Just a piece of a contract I received today. Is it sound? 20 percent?
"(Manager) and (I) confirm this Management and Production Agreement to appoint (Manager) to represent (My name) as sole and exclusive management and Production Company under the provisions of this agreement as follows:
(Name of Manager) shall be entitled to charge for services, a commission of 20% of the gross income received by (ME) in respect and as result of efforts which fall within the scope of this agreement. (Management) shall over-see all matters concerning the budgets, musical direction, paper work and procedure specific to recording material for and by, in-whole or in-part."
20% isn't an unusual percentage for a commission in a manager's contract, but how long does the agreement last? There's often a minimum amount of work or results that the manager has to get the artist in the 1st 6 months or year or else the artist can terminate the agreement without obligation, and there is also often a "sunset clause" to limit how long and how much the manager can charge, so the artist can hire a new manager and have some % left to pay them if they want to fire the old one.
Also, do you understand that you're being asked to sign to a production agreement as well? That changes everything, including the ability of the manager/producer to find you work without violating the Talent Agency Act.
This a VERY important relationship to enter into, so you shouldn't sign ANYTHING you don't fully understand and agree with. It's worth your investment to pay a lawyer to review this agreement.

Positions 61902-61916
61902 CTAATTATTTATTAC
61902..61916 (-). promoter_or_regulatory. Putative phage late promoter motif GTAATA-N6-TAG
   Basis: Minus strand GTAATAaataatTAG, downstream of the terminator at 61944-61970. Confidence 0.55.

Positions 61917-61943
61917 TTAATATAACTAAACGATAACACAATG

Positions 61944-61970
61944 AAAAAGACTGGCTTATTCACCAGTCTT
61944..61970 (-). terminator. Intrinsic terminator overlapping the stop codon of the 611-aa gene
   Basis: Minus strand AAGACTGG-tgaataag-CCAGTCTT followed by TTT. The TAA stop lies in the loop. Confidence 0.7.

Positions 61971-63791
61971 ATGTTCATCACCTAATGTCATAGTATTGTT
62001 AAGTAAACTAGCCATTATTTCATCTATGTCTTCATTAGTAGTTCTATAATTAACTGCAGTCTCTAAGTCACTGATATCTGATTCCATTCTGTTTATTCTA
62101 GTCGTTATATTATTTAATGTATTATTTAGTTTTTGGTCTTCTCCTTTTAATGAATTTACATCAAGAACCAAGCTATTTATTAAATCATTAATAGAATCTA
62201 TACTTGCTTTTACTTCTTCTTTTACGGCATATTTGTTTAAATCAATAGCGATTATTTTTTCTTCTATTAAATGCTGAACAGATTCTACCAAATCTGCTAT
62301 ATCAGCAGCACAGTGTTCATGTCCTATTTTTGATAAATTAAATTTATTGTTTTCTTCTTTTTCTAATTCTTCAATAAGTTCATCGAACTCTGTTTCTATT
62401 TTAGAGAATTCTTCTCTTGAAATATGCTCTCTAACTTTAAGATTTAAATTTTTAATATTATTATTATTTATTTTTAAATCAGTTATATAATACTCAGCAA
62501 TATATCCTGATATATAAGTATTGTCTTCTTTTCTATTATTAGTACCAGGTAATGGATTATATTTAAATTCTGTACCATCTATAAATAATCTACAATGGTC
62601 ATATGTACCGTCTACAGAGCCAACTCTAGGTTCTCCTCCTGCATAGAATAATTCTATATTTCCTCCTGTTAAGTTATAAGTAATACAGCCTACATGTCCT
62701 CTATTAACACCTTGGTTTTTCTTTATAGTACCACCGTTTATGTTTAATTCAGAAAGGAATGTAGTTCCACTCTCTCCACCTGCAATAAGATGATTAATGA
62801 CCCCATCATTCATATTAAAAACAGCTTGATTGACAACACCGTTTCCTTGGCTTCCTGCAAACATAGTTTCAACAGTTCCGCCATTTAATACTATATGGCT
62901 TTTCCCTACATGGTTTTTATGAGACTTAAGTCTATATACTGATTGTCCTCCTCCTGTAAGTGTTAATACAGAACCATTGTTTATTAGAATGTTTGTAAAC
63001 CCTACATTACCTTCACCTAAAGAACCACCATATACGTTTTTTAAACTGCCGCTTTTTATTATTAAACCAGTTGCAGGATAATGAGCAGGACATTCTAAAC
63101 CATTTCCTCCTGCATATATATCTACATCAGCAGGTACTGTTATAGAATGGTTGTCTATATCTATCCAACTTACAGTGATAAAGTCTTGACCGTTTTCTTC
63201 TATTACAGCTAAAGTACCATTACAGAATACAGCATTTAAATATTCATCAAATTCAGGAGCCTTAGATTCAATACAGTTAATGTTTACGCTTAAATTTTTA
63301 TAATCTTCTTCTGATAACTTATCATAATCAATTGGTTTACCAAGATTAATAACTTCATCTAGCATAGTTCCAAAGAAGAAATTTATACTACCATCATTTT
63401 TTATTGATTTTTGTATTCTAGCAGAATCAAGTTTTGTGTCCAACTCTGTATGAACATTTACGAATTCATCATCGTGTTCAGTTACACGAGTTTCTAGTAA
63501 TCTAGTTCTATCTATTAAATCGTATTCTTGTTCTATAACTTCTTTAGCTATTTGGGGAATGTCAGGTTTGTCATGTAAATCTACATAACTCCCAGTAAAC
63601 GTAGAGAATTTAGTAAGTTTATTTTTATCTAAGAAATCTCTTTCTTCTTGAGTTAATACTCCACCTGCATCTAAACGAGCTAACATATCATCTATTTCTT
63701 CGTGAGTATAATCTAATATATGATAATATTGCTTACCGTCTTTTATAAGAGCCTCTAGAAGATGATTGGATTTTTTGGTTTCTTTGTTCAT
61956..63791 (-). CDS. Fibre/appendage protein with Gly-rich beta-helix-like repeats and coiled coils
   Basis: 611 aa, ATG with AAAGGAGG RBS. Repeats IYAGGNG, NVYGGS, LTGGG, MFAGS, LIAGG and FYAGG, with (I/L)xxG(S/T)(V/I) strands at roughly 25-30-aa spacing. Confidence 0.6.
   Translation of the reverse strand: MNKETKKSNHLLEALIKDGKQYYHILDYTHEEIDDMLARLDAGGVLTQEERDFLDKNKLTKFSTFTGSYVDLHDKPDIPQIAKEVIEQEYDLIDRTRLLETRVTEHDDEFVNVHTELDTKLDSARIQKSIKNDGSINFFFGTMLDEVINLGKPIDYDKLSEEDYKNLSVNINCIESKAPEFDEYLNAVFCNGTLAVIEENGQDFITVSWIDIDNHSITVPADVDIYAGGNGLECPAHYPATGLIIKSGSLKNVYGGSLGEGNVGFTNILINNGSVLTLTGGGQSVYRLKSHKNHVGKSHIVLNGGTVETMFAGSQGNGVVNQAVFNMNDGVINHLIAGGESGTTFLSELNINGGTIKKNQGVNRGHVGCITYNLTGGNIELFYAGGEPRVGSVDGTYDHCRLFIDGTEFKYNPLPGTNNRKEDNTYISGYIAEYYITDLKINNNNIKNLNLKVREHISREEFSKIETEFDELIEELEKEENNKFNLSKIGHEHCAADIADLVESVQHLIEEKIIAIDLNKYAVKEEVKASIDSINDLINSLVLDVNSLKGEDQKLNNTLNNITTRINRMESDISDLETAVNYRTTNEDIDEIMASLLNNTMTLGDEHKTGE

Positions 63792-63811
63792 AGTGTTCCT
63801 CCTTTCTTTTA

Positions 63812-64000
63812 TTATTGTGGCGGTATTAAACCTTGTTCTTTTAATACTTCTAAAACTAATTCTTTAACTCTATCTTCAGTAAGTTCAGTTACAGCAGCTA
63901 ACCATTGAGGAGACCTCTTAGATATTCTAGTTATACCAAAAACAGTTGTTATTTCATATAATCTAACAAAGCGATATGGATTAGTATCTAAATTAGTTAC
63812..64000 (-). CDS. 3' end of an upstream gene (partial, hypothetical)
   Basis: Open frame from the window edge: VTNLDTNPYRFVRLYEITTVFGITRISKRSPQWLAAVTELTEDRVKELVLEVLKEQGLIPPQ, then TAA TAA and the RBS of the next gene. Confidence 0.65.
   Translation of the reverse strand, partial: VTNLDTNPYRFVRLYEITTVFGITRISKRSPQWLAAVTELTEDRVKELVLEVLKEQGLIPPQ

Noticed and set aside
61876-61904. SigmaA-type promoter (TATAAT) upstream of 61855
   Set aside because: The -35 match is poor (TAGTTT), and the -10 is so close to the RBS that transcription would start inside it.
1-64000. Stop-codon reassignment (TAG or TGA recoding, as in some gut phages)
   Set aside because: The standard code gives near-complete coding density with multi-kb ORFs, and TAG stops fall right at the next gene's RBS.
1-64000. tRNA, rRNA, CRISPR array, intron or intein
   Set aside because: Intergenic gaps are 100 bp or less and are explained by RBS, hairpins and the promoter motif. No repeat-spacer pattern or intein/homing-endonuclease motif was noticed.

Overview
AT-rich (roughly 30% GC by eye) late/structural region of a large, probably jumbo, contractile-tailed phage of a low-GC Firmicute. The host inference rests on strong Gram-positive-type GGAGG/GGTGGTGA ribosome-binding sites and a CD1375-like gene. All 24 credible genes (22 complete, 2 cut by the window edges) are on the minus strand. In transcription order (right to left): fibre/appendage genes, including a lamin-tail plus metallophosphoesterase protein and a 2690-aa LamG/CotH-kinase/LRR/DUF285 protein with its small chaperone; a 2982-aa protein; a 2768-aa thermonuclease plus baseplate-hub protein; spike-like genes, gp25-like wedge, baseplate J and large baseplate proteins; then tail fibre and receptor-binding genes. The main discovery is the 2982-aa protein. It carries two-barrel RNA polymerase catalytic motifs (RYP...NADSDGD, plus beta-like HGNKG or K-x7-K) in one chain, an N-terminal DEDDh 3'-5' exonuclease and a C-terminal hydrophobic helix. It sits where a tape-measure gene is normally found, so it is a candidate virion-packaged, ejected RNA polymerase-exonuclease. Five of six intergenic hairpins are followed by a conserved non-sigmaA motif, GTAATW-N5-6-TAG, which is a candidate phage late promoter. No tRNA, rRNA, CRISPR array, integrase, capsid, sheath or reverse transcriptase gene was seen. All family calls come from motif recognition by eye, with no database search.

Disclaimer: Please note that this answer does not constitute legal advice, and should not be relied on, since each state has different laws, each situation is fact specific, and it is impossible to evaluate a legal problem without a comprehensive consultation and review of all the facts and documents at issue. This answer does not create an attorney-client relationship.
Wow. typical management deals have a 15%-20% commission structure.
BUT, here, it sounds like the manager is also your "production company", which changes things considerably. At the very least, the manager should promise NOT to commission any earnings that are paid to you for projects where the production company is your employer or a partner/co-venturer with the employer.
You REALLY NEED TO HAVE A LAWYER HELP YOU WITH THIS. You're about to be taken advantage of.
Intellectual Property Law Attorney
Good answers so far. Conflict, conflict, conflict.
Management agreements are standardized in many respects, but there are lots of creative ways to make it more favorable to the artist in the long run, including the sunset provisions mentioned.
The dual hats/talent agent problem is a REALLY big one and you absolutely need to consult an attorney.
Disclaimer: This answer is given for discussion and informational purposes only - it does not constitute legal advice and no attorney-client relationship is formed. If you are in need of legal advice or assistance you should contact a professional in your area.
I am not particularly offended or concerned about the 20% commission in a Management Contract which appears to be on a Music Industry related Project. In itself, that does not raise a Red Flag. However, my experience has taught me that if you are feeling concerned about the contract terms, it may be that one of the other provisions is problematic and will cause you problems down the road. I therefore strongly concur with the other attorneys who have responded to your question that you will be making a very necessary and good investment of a little time and a little money if you have an attorney review and advise you about the entire contract - all of it's terms and provisions. I have handled many contract dispute cases, including at the appellate level, all because my client did not have the contract reviewed on the front end. Any entertainment litigator can tell you that the dollar and time cost of litigation, far far exceeds the time and dollar cost of a little preventive counseling up front. Good luck to you on this Project.